LONDON, Feb 3 (Reuters) - British Prime Minister David Cameron intervened in a row between the pub industry and the government on Monday to try to make sure pubs can stay open late and show soccer matches involving England during the World Cup.
The time difference between Britain and Brazil, where the tournament is being held, means kick off for England’s tournament opener against Italy on June 14 is 2200 GMT - a time when many pubs without special licences would be drawing down their shutters for the night.
Cameron has ordered ministers to re-think a decision to refuse permission for extended opening hours nationwide. The initial decision meant pubs would have had to apply individually for late licences.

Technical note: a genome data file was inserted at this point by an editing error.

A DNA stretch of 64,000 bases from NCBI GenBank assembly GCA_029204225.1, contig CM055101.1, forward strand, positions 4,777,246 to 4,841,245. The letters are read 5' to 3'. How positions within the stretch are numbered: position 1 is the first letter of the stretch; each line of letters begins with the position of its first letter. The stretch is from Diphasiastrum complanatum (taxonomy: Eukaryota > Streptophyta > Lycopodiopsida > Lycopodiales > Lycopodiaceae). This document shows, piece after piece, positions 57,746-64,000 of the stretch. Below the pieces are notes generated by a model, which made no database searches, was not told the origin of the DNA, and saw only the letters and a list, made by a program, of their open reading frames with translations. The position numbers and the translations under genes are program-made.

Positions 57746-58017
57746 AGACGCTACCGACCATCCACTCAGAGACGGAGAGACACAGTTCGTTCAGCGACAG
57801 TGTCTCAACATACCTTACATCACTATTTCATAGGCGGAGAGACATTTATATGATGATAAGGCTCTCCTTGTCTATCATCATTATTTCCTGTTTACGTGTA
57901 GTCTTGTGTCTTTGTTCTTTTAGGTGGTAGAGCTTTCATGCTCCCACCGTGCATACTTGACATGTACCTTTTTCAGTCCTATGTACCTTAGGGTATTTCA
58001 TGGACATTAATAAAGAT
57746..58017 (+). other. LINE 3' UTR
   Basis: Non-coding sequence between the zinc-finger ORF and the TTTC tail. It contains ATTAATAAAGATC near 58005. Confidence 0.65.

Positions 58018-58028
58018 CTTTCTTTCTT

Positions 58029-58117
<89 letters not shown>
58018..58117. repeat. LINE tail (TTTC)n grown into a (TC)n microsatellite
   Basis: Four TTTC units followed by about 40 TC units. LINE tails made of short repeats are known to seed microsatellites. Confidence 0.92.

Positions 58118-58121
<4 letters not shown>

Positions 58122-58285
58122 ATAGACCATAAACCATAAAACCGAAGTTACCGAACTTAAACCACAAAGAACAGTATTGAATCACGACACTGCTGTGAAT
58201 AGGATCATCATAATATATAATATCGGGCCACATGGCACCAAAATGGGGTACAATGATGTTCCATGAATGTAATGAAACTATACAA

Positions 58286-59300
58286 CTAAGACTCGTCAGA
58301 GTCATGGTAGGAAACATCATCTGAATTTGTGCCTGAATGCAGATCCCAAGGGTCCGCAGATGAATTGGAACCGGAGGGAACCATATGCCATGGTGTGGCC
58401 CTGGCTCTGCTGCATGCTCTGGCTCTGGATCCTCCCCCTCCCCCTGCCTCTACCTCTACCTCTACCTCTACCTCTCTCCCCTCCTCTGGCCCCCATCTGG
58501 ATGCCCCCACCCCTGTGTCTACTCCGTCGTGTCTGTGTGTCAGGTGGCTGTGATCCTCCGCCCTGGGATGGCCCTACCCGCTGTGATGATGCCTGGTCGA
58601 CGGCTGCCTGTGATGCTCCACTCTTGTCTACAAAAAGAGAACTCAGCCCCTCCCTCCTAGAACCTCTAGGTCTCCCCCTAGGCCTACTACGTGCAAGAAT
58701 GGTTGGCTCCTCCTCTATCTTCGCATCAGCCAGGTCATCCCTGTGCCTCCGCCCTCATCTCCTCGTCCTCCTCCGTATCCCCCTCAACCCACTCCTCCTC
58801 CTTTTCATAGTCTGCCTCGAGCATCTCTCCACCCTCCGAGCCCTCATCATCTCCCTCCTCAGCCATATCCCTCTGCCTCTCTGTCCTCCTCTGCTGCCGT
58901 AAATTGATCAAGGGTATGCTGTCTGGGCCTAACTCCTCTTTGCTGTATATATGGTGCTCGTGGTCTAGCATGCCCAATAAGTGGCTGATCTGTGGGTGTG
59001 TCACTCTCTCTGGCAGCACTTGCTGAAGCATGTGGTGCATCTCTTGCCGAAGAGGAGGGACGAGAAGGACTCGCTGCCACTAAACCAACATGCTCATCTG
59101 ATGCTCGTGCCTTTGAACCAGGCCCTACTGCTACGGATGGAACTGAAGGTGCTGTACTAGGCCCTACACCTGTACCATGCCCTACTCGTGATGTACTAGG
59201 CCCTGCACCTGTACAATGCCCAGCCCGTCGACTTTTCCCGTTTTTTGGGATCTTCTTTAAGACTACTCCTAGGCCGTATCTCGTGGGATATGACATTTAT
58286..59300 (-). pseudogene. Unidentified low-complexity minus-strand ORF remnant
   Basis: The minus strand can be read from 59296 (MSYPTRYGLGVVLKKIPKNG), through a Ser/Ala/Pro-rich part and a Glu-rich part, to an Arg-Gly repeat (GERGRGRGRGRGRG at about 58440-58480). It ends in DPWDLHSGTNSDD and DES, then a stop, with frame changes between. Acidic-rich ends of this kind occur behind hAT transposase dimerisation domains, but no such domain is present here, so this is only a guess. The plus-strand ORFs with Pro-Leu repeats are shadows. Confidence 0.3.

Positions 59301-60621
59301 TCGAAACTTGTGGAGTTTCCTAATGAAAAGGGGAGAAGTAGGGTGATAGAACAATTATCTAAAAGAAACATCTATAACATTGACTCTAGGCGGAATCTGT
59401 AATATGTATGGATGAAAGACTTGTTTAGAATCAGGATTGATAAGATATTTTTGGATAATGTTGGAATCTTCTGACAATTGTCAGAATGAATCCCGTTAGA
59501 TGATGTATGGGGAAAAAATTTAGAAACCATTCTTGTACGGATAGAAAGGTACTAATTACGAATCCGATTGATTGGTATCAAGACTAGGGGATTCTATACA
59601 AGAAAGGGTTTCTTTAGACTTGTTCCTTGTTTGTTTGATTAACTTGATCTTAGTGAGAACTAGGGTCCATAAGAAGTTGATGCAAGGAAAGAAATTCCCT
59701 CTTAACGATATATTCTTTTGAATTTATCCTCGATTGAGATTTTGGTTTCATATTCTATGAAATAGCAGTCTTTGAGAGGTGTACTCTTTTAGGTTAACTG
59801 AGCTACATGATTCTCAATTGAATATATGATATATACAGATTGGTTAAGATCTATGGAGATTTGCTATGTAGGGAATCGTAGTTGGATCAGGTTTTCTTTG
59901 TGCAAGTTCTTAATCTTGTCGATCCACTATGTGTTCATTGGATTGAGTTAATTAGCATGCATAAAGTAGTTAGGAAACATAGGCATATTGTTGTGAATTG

“We want the pub trade, police and local authorities to work together to ensure people can enjoy World Cup matches responsibly and safely,” said a spokesman for Cameron’s office.
A consultation over the decision, involving local authorities and police, will be carried out by the Home Office (interior ministry), the spokesman said.
The British Beer & Pub Association (BBPA), which made the initial application, welcomed the decision, saying that around 4 million Britons watched England’s 2010 World Cup opener against the United States from pubs.
“I am delighted that the Prime Minister has intervened to back Britain’s pubs and make clear that England’s World Cup campaign is a time for celebration,” said BBPA Chief Executive Brigid Simmonds. (Reporting by William James; Editing by Steve Addison)